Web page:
Diabetes. Does home monitoring of blood sugars lead to better management of Type 2 diabetes in patients who are not treated with insulin? The short answer is no. Hemoglobin A1C levels (which are used to monitor average blood glucose) only came down 0.25 percent after six to 12 months of home testing. The reduction was not clinically significant, but the discomfort and cost that patients bear is certainly significant. How many obese patients are going to develop diabetes in the US? Lots of them. How many are checking their blood sugars for years with little change in their overall diabetes control? Plenty. The authors conclude that home monitoring should be reserved for patients on insulin.
What? What about those commercials with Wilford Brimley hawking diabetic testing supplies “at little or no cost to you?” What about the fact that Medicare pays for it? I’ve had patients argue with me about this before, stating that if Medicare pays for it they should be entitled to it simply because they’ve paid into Medicare, clinical appropriateness be damned.
Again with Diabetes. Do older patients who have functional or cognitive impairment and tightly controlled diabetes do better than those with less tightly controlled diabetes? Surprise, those with tighter control actually had a greater risk of functional decline than those with less tight control of their blood sugars.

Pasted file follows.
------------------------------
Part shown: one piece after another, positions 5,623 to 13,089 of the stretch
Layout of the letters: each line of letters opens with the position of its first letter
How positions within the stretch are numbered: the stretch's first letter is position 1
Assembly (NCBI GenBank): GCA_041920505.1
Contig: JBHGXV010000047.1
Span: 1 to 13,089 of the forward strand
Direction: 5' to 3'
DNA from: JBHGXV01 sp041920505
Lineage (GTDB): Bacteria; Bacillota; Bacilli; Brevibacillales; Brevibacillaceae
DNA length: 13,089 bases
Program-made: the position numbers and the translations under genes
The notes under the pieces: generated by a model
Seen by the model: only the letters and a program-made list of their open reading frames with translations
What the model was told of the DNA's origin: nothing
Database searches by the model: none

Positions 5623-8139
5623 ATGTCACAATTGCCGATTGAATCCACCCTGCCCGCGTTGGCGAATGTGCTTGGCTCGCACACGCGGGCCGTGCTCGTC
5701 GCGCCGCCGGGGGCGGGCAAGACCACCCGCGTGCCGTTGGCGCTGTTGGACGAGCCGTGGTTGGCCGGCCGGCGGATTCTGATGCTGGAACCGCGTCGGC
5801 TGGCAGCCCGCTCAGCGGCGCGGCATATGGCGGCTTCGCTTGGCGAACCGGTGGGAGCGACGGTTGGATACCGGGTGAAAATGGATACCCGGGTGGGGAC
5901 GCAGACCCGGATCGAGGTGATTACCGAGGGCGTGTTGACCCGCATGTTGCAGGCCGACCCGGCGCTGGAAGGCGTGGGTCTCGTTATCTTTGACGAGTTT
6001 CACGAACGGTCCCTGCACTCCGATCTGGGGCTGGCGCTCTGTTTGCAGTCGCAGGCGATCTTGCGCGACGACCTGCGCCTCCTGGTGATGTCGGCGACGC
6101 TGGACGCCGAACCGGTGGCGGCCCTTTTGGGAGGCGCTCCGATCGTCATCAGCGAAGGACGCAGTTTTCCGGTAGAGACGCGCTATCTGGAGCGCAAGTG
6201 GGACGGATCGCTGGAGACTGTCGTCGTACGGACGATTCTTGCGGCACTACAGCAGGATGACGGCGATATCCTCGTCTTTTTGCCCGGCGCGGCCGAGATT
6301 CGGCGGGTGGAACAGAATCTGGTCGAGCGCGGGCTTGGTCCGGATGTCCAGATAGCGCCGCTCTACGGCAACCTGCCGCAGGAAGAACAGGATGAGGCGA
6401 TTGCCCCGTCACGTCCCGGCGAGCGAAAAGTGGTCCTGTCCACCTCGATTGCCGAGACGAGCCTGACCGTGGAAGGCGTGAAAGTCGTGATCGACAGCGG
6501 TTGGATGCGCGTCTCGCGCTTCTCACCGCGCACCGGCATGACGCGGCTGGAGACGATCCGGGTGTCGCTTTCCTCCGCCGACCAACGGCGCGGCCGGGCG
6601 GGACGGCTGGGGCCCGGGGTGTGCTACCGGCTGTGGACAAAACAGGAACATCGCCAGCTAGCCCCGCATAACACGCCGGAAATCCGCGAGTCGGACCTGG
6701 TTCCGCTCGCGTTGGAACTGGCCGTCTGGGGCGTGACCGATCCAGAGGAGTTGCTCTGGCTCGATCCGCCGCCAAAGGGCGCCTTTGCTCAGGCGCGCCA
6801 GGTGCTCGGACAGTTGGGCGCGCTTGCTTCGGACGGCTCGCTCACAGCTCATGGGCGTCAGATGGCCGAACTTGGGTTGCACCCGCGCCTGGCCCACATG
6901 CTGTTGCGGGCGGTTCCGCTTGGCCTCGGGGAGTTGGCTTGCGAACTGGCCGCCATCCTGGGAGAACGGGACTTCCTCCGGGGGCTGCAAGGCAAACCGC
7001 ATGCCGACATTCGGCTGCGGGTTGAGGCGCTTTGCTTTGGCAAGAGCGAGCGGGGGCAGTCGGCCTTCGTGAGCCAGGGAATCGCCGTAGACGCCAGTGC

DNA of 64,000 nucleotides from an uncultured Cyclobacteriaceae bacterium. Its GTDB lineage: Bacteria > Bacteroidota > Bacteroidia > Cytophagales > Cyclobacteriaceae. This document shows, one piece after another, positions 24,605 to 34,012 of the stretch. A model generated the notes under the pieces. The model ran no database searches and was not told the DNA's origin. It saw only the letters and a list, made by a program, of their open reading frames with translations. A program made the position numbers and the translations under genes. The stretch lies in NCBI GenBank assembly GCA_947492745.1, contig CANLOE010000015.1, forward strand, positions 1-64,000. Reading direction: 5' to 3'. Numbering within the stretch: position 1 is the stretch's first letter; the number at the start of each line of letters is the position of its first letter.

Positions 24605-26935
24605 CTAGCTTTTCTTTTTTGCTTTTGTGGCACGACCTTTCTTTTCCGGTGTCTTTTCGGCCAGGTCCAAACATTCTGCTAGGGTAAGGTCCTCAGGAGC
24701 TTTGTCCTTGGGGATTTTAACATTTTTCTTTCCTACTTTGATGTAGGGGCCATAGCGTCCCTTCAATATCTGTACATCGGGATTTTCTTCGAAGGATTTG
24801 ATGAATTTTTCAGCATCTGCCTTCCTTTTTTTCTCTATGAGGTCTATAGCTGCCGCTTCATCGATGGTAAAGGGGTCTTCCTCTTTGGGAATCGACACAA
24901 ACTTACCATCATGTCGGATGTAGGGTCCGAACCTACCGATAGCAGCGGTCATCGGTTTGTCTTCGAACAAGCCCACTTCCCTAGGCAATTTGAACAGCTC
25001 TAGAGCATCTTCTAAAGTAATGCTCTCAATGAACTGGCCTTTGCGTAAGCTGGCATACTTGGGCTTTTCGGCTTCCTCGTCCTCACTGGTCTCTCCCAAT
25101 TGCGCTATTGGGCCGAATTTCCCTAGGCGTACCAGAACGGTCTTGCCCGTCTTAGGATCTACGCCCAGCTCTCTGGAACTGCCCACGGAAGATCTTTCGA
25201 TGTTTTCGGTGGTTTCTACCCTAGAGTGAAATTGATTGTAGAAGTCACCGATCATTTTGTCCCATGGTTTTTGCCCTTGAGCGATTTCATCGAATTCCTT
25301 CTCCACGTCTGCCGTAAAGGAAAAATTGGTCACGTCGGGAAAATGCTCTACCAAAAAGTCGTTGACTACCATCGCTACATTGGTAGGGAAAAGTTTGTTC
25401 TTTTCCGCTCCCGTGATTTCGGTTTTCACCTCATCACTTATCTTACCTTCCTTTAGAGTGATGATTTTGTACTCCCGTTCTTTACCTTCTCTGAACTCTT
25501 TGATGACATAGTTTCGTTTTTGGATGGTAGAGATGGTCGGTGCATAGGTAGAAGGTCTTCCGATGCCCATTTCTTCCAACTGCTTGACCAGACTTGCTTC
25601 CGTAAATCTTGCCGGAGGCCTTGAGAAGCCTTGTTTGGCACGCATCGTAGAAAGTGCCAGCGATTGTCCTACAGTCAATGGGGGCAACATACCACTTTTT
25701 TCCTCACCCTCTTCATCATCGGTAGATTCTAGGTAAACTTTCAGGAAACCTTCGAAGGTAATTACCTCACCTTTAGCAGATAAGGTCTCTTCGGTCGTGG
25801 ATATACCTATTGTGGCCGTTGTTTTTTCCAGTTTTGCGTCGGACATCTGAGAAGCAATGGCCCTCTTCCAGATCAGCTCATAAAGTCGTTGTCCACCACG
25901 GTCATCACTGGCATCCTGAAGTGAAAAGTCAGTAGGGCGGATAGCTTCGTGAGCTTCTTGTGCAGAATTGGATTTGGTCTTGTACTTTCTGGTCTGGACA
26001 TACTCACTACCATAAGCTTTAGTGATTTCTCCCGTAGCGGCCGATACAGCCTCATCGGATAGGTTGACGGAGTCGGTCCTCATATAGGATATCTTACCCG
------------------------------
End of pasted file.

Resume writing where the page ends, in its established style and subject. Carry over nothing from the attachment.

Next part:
It sounds like heresy, but maybe we don’t need to be driving all these blood sugars down as low as we thought we should in the past. And we certainly don’t need to be overly lowering the blood sugars of the octogenarian up the street who is starting to show signs of dementia. Relaxing his blood sugar control (and his wife’s also, for that matter) could reduce their medication bill by $150/month and might prevent secondary complications due to low blood sugar. Unfortunately their primary care physician still has them on multiple medications and has them checking their blood sugars several times each day.
Back to the category of things Medicare pays for, so it must be the right thing to do. Bone Density screening. Review of evidence indicates that women with normal or mildly low bone density can wait up to 15 years before a second screening and those with moderate loss of bone density can wait five years. So why does Medicare cover this every 24 months? I’ve been on the other end of this argument, with a patient who accused me of being in favor of “death panels” simply because I told her the test wasn’t indicated after two years because her bone density was normal and she had few risk factors.